With generous grants and tax breaks offered by nearly every European nation, the green energy market is appealing to entrepreneurs across the continent.
Not all of those investors have the future of the planet in mind, however, when they begin investing in alternative energy.
Italy’s organised crime groups (OCG), the Mafia so often glorified in TV and film, are taking advantage of the surging popularity in environmental investment, and using it to their benefit.
In a recent report released by Europol – the EU’s law enforcement agency – the threat posed by the Italian Mafia is described as “unparalleled by any other European OCG”.
Green energy along with the Internet were identified as emerging trends when it comes to organised crime activities.
“There are increasing reports of Italian OCGs engaging in the so-called ‘Alternative or Green Energy’ market, for example investments in wind energy farms,” the Europol report states.
As well as a means of making a profit, green energy businesses are also being used as a money-laundering front.
“Such projects offer attractive opportunities to benefit from generous … grant and tax subsidies, but apart from effectively exploiting eco-friendly incentives for their financial gain, they also create possibilities to launder proceeds of crime via legal business structures.”
Experts in organised crime say the findings of the report are not as surprising as they might seem.
Mafia connections with wind energy first emerged as far back as 2010 when Vito Nicastri, also known as “The Lord of the Wind”, had $1.9 billion of assets seized, including 43 wind and solar power companies.
Professor Vincenzo Ruggiero, a law lecturer specialising in organised crime, told Al Jazeera there was little difference between organised crime and legitimate business.
“It invests anywhere there is a reasonable opportunity and likelihood of fat returns, Ruggiero said.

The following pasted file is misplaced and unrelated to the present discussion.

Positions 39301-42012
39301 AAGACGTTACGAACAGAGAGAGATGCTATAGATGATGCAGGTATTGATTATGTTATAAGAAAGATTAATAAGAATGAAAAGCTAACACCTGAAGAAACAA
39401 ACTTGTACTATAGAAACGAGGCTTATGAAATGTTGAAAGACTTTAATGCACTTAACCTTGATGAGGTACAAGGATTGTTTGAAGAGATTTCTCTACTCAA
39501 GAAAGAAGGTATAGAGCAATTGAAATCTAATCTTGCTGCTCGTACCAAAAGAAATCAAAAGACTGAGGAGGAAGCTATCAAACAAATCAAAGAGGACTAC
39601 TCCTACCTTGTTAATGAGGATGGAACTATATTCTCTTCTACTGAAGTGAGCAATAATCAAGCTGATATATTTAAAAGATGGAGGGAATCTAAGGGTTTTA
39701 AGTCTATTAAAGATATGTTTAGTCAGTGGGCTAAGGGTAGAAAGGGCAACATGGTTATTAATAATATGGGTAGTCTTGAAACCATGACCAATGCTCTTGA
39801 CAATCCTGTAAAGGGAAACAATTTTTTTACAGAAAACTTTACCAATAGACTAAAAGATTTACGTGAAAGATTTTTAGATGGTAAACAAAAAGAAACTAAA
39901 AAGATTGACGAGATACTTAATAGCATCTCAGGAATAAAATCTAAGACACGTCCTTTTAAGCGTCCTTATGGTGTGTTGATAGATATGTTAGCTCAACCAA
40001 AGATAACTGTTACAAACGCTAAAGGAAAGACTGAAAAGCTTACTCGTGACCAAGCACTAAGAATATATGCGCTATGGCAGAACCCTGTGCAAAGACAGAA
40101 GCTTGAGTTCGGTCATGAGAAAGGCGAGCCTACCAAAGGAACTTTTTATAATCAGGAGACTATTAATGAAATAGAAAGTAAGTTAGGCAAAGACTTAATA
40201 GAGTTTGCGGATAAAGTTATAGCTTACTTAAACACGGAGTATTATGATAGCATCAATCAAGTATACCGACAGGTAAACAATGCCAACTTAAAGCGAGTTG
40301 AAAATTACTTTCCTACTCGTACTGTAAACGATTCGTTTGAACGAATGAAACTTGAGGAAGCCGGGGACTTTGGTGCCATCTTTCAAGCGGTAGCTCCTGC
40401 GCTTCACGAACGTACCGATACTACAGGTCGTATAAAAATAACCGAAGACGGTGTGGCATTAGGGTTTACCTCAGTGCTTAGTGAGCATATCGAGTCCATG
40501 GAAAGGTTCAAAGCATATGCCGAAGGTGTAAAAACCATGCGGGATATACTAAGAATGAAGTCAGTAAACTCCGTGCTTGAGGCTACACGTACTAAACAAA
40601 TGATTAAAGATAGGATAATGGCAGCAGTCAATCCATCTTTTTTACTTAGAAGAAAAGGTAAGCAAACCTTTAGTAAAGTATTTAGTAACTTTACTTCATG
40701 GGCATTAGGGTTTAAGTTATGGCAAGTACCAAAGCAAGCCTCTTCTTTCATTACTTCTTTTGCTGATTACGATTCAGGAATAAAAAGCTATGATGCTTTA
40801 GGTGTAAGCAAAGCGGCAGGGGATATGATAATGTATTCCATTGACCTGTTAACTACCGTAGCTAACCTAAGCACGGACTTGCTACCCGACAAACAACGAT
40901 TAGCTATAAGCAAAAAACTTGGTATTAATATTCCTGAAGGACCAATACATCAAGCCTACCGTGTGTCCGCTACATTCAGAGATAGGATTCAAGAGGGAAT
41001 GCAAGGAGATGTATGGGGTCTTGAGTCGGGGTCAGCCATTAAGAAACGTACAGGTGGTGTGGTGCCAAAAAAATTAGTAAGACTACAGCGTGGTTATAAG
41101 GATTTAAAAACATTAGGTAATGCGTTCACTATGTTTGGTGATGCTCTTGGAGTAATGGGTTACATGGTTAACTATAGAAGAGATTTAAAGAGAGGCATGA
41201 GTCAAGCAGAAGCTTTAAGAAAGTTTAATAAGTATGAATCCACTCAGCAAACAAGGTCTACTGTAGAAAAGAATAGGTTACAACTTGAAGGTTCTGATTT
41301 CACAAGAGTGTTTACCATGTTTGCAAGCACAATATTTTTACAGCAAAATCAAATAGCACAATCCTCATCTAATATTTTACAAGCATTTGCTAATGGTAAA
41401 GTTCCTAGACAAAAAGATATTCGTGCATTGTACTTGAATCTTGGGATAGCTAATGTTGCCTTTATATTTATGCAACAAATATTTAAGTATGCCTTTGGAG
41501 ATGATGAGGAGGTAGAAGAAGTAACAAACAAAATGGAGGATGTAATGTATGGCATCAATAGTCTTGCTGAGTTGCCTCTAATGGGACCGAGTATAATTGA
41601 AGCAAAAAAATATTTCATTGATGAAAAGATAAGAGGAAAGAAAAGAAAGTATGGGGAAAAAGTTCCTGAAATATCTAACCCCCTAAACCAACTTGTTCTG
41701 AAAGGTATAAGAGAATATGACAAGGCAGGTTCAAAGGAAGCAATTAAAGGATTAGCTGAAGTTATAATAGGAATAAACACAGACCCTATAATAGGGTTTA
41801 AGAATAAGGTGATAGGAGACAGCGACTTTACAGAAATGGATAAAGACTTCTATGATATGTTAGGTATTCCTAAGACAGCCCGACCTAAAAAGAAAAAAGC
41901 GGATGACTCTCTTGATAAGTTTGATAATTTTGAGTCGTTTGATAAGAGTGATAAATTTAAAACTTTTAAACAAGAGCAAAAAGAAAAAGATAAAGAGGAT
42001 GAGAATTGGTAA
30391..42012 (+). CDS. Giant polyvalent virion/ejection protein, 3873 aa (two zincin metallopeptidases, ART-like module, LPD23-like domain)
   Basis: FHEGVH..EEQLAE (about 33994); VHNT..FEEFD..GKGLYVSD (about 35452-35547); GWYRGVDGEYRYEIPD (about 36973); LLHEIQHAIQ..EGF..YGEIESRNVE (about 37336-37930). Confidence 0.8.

“There is dirty business wherever business is dirty. I am not surprised by the report because OC [organised crime] attempts to penetrate every area of business which allows it to do so.
“Why shouldn’t the Mafia take a chance? The business around the new energies is very appealing to all sorts of entrepreneurs, legitimate or otherwise.”
In order for the system to work, Ruggiero says there needs to be a partnership between an organised crime group, a legitimate business venture, and an official – the same relationships needed to make “traditional” Mafia schemes successful in the past.
“Without such partnerships and alliances OC would have died a death decades ago,” says Ruggiero.
Despite this decades-long process, part of the Mafias’ success comes from an ability to evolve, as evidenced by the move towards modern business fronts and the Internet.
The image of Mafia bosses using whatsapp and other online messaging tools does not sit well with the Hollywood interpretation of organised crime, but it is essential to the survival of these groups.
Criminologist Jay Albanese, from Virginia Commonwealth University, said this was more a shift in the execution of crime, rather than of its nature.
Over the years, gambling rackets have evolved into online scams at international sites that are outside national regulation, street prostitution has moved online, and theft and fencing of property has developed into stealing intellectual property.